PlayMakers Repertory Company's "Blues for an Alabama Sky" Offers a Haunting, Poignant View of 1930s' Harlem
PlayMakers presents Blues for an Alabama Sky by Pearl Cleage, directed by Valerie Curtis-Newton. Photo of Andre G. Brown, Saleema Sharpe, Jamar Jones, Heinley Gaspard, and Tia James by Huth Photo.
These days, slice-of-life plays are becoming fewer and further between. Fortunately, PlayMakers Repertory Company either didn’t get the memo or chose to eschew it in favor of Pearl Cleage’s beautifully-written, poignant Blues for an Alabama Sky, onstage now under the direction of Valerie Curtis-Newton. This play is, indeed, a slice-of-life show, but it’s not a slice of life you get to see very often. Set in the summer of 1930 in Harlem, it centers around a group of friends, all doing their best to make a place for themselves in their ever-changing, tumultuous world.
At the heart of the show is Angel, powerfully acted by Tia James. She’s a dreamer in her own right, but one who has been hardened, at least somewhat, by the uncompromising, male-driven world around her. Fortunately, she’s got cheerful Guy, joyfully portrayed by Jamar Jones, as her bestie and support system. They’re also friends with straightforward, practical Delia (Saleemah Sharpe), who is doing her part to fight for women’s reproductive rights, and smart, skilled bachelor/doctor Sam (Andre G. Brown).
Together, this foursome seems ready to take on the world and anything it throws at them, but then Leland Cunningham (Heinley Gaspard) enters the picture. He falls hopelessly in love with Angel, or at least his version of Angel, at first sight. Unfortunately, however, his old-school views and ways don’t quite mesh with this broader-minded group, which results in some surprising twists and turns.
The story that unfolds is a somber one in many ways. But, there’s also plenty of light within the script. The relationships that exist among the core friend group ring true. In fact, that’s part of the story’s charm. While it may be set in the past, the relationships are real, vibrant, and often deeply touching. Furthermore, the script stands out for centering around a minority group without making their race the sole focus. Yes, the characters’ Blackness is a central part of the story. Yes, it influences them, their choices, and the freedom they have or don’t have to fully make those choices, but these characters are also allowed to simply exist, to live their lives as fully-realized characters. None of this is to say that this type of storytelling doesn’t exist in modern theatre, but shows that do it as well as this one don’t see the light of the stage frequently enough, though it appears PRC is working hard to change that, as it should.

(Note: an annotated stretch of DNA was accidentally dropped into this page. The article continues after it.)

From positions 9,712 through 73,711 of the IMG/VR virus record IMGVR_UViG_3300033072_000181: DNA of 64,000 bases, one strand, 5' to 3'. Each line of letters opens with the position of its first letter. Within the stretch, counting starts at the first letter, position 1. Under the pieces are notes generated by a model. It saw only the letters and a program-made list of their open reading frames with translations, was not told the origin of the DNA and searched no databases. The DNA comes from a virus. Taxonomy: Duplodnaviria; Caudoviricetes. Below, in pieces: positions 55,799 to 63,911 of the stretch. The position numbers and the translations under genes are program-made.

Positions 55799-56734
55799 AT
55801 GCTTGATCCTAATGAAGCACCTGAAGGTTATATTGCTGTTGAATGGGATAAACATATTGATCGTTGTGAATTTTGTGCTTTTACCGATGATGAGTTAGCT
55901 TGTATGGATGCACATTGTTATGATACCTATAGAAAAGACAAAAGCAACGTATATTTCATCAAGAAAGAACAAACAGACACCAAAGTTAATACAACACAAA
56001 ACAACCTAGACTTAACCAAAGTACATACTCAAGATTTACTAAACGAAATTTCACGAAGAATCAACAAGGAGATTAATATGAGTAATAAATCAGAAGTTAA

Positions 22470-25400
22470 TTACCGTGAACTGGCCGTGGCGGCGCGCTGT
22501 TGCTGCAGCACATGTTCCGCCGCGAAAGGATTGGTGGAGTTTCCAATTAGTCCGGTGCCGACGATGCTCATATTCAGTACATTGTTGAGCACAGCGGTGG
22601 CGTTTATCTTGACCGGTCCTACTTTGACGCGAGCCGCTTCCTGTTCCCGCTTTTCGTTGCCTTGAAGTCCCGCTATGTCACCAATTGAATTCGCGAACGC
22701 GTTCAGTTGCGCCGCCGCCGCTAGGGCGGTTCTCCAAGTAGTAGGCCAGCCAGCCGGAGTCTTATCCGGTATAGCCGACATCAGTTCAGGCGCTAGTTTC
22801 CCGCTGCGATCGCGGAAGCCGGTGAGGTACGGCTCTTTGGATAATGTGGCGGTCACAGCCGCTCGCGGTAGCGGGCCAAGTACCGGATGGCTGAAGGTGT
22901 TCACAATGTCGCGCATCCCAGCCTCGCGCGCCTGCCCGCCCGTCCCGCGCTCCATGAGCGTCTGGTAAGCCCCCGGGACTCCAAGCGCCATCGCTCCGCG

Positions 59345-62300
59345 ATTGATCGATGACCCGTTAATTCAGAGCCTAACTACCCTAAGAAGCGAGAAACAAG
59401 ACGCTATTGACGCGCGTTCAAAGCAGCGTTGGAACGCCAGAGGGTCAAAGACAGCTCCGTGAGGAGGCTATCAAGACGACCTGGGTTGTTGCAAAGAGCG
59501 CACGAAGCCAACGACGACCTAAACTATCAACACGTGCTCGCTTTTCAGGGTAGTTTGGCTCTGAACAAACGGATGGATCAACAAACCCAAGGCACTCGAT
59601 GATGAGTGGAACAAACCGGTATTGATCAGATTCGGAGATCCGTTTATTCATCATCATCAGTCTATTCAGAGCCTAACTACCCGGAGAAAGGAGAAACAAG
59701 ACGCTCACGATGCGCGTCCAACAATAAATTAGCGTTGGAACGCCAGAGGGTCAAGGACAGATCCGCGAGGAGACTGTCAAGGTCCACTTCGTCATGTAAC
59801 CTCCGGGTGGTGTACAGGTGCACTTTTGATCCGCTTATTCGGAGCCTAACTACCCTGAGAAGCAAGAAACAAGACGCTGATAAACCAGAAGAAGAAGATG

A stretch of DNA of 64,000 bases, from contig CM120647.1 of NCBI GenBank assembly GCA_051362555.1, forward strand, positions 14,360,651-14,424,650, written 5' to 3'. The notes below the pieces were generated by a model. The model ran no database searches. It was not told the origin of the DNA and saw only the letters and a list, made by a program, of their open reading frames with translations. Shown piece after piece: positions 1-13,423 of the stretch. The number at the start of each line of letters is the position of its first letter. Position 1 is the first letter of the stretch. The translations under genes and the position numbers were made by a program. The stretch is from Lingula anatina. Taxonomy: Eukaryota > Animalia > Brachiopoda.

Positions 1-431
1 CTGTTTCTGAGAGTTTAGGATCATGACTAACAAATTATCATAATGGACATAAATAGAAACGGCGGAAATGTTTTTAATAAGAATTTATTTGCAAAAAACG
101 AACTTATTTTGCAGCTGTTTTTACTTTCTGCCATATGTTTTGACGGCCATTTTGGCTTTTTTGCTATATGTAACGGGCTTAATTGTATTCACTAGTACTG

As the characters chase seemingly impossible dreams and grapple with tough questions about where their loyalties truly lie, viewers will find that, regardless of time and place, there is much to identify with in this script. It is, above all, a story about humanity, about processing change, and the struggle to find belonging, themes anyone can relate to. Additionally, Cleage’s sensitive script does not paint any one character as a villain. Instead, it wisely posits the question of whether selfishness can truly exist without comeasurable knowledge and position.
While the dense, deep story demands viewers’ full attention, there is also much visual appeal to appreciate. Melanie Burgess has crafted period-perfect costumes that run the gamut from sultry beaded sheaths to sensible suits and hats. Likewise, Matthew Smucker’s open set is alludingly dollhouse-like in its design. Audience members see everything, all at once, making them feel as if they have some control over where these characters’ lives go . . . only to have them discover that they don’t, not at all, as the story draws to a surprising end.
Ultimately, this is a haunting production that will stay with viewers for a long time. It is also exactly the type of theatre that the Triangle needs more of.
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